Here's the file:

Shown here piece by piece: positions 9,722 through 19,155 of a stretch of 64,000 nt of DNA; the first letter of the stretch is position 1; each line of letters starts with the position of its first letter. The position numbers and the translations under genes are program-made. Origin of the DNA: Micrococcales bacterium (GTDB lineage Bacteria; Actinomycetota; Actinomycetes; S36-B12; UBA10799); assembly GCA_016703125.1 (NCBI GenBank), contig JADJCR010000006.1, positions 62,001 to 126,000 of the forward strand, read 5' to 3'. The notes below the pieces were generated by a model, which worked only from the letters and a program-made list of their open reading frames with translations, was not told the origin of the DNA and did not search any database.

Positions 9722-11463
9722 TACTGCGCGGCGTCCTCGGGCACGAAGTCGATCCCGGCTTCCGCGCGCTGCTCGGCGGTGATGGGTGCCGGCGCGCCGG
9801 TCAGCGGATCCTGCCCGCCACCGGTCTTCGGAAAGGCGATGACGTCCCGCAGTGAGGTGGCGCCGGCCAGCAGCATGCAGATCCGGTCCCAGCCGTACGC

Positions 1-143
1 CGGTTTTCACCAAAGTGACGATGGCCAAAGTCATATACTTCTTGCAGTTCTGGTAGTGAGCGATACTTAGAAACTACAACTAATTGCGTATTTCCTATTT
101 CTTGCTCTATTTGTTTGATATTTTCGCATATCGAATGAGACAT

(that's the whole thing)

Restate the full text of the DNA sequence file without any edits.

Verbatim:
Shown here piece by piece: positions 9,722 through 19,155 of a stretch of 64,000 nt of DNA; the first letter of the stretch is position 1; each line of letters starts with the position of its first letter. The position numbers and the translations under genes are program-made. Origin of the DNA: Micrococcales bacterium (GTDB lineage Bacteria; Actinomycetota; Actinomycetes; S36-B12; UBA10799); assembly GCA_016703125.1 (NCBI GenBank), contig JADJCR010000006.1, positions 62,001 to 126,000 of the forward strand, read 5' to 3'. The notes below the pieces were generated by a model, which worked only from the letters and a program-made list of their open reading frames with translations, was not told the origin of the DNA and did not search any database.

Positions 9722-11463
9722 TACTGCGCGGCGTCCTCGGGCACGAAGTCGATCCCGGCTTCCGCGCGCTGCTCGGCGGTGATGGGTGCCGGCGCGCCGG
9801 TCAGCGGATCCTGCCCGCCACCGGTCTTCGGAAAGGCGATGACGTCCCGCAGTGAGGTGGCGCCGGCCAGCAGCATGCAGATCCGGTCCCAGCCGTACGC

Positions 1-143
1 CGGTTTTCACCAAAGTGACGATGGCCAAAGTCATATACTTCTTGCAGTTCTGGTAGTGAGCGATACTTAGAAACTACAACTAATTGCGTATTTCCTATTT
101 CTTGCTCTATTTGTTTGATATTTTCGCATATCGAATGAGACAT